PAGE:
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John Russell Pope

John Russell Pope
Olympic medal record
Art competitions
1932 Los Angeles Architectural design
The Jefferson Memorial, built 1939 — 1943

John Russell Pope (April 24, 1874 – August 27, 1937) was an American architect whose firm is widely known for designing of the National Archives and Records Administration building (completed in 1935), the Jefferson Memorial (completed in 1943) and the West Building of the National Gallery of Art (completed in 1941), all in Washington, DC.

Contents

  • Biography 1
    • Early Life 1.1
    • American Architect 1.2
    • Legacy 1.3
  • Selected works 2
  • See also 3
  • References 4
  • Bibliography 5
  • External links 6

Biography

Early Life

Pope was born in New York in 1874, the son of a successful portrait painter. He studied architecture at Columbia University and graduated in 1894. He was the first recipient of the Rome Prize to attend the newly founded American Academy in Rome,[1] a training ground for the designers of the "American Renaissance." He would remain involved with the Academy until his death .[1]

Pope traveled for two years through Italy and Greece, where he studied, sketched and made measured drawings of more Romanesque, Gothic, and Renaissance structures than he did of the remains of ancient buildings. Pope was one of the first architectural students to master the use of the large-format camera, with glass negatives. Pope attended the École des Beaux-Arts in Paris in 1896,[2] honing his Beaux-Arts style. After returning to New York in 1900, he worked for a few years in the office of Bruce Price before opening his own practice.

American Architect

The West Building of the National Gallery of Art

Throughout his career, Pope designed private houses (including for the Vanderbilt family: see Vanderbilt houses), his personal residence at Newport, Rhode Island [3] and other public buildings besides the Jefferson Memorial and the National Gallery, such as the massive Masonic House of the Temple (1911–1915), also in Washington, and the triumphal-arch Theodore Roosevelt Memorial (1936) at the American Museum of Natural History in New York City. He also designed the extension of the Henry Clay Frick mansion in New York City that created the Garden Court and music room among other features as it was expanded to become a museum.

In 1919 he developed a master plan for the future growth of Yale University. Pope's plan for Yale was significantly revised by James Gamble Rogers in 1921 with more sympathy for the requirements of the city of New Haven, Connecticut, but Rogers kept the Collegiate Gothic unifying theme offered by Pope. Pope's original plan is a prime document in the City Beautiful movement in city planning. Pope won a Silver Medal in the 1932 Summer Olympics for his design of the Payne Whitney Gymnasium.[4]

National Archives, Washington D.C., James Earle Fraser, sculptor; opened 1935

His firm's designs alternated between revivals of classical styles. Pope designed the Henry E. Huntington mausoleum on the grounds of The Huntington Library and later used the design as a prototype for the Jefferson Memorial in Washington, D.C. The Jefferson Memorial and the National Gallery of Art were both neoclassical, modeled by Pope on the Roman Pantheon.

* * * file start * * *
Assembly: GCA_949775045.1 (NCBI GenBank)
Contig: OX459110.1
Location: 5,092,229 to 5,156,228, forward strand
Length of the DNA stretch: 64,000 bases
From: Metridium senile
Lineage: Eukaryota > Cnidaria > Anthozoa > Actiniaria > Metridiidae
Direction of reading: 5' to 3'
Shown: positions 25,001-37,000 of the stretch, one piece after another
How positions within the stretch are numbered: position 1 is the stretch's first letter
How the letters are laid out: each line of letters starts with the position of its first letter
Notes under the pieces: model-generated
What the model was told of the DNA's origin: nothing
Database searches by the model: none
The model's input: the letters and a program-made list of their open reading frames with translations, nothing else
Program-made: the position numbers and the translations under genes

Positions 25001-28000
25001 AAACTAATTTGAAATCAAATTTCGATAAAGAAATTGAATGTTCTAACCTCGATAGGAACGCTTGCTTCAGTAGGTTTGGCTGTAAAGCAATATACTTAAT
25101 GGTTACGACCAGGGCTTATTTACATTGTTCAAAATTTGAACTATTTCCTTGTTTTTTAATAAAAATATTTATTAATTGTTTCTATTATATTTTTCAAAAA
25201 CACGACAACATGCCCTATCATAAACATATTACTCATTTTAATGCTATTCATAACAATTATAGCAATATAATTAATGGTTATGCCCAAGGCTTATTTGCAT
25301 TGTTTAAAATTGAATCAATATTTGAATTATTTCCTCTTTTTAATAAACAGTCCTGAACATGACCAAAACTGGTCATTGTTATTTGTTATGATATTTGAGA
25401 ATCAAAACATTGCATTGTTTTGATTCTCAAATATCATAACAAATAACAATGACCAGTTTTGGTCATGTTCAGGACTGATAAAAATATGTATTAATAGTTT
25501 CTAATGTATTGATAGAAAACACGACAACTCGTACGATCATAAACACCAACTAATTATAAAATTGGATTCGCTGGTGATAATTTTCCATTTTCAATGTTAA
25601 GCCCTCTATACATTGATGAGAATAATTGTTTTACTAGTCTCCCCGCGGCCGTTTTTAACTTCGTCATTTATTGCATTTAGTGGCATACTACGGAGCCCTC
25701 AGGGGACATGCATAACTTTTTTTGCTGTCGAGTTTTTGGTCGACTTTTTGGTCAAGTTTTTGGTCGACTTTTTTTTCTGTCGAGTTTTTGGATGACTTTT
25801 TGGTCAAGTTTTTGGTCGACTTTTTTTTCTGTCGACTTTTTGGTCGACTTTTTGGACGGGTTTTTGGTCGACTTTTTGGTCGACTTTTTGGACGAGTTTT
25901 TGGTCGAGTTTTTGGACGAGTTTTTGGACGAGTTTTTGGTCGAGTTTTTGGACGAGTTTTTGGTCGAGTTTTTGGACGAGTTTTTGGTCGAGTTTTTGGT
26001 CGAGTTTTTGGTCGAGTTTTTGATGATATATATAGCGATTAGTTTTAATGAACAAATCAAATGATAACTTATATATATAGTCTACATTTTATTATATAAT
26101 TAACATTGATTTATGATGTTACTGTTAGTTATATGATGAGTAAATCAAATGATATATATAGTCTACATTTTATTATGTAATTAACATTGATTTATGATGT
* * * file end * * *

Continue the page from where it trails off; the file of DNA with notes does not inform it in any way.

Lesser known projects by Pope's firm include University Club (1926) and in Oneonta, New York, he designed the first building for Hartwick College: Bresee Hall was constructed in 1928. In 1932, he constructed the chapter house for Alpha Delta Phi at Cornell University in Ithaca, New York.

He designed additions to the Far Hills, New Jersey has been adapted as the United States Golf Association Museum.[5]

Union Station (also known as Broad Street Station), Richmond, Virginia, opened 1919
Pope's overall plan for the building of the Yale University campus, 1919

Pope was a member of the U.S. Commission of Fine Arts from 1912 to 1922, serving as vice chairman from 1921 to 1922. He also served on the Board of Architectural Consultants for the Federal Triangle complex in Washington, D.C.[6]

Legacy

A 1991 exhibition at the National Gallery of Art, John Russell Pope and the Building of the National Gallery of Art, spurred the reappraisal of his work. For some time, it had been scorned and derided by many critics influenced by International Modernism.

Selected works

See also

References

  1. ^ a b "Finding Aid". American Academy in Rome records, 1855–[ca.1981], (bulk dates 1894–1946).  
  2. ^ Adolf K. Placzek. Macmillan Encyclopedia of Architects. Vol. 3. London: The Free Press, 1982. ISBN 0-02-925000-5. NA40.M25. p450-451.
  3. ^ http://sah-archipedia.org/buildings/RI-01-NE168
  4. ^ ArchitecturalDigest.com
  5. ^ "USGA Golf House & Museum", Historical Society of the Somerset Hills
  6. ^ Thomas E. Luebke, ed., Civic Art: A Centennial History of the U.S. Commission of Fine Arts (Washington, D.C.: U.S. Commission of Fine Arts, 2013): Appendix B, p. 552.

Bibliography

  • Bedford, Steven McLeod. John Russell Pope: Architect of Empire, New York: 1998.
  • Garrison, James B. Mastering Tradition: The Residential Architecture of John Russell Pope. New York: Acanthus Press, 2004. ISBN 978-0-926494-24-4

External links

  • University Club, Milwaukee
  • Yale University plan, 1919
  • Alpha Delta Phi at Cornell, 1931, John Russell Pope, architect
  • John Russell Pope's Master Plan for Dartmouth, 1919
  • Pictures and Info on John Russell Pope's Historic Long Island Commissions
  • "Blanchard Randall Papers,1914–1969" Baltimore Museum Of Art
  • "Architect John Russell Pope's Baltimore" March 31 – August 1, 2004. The Baltimore Museum of Art.
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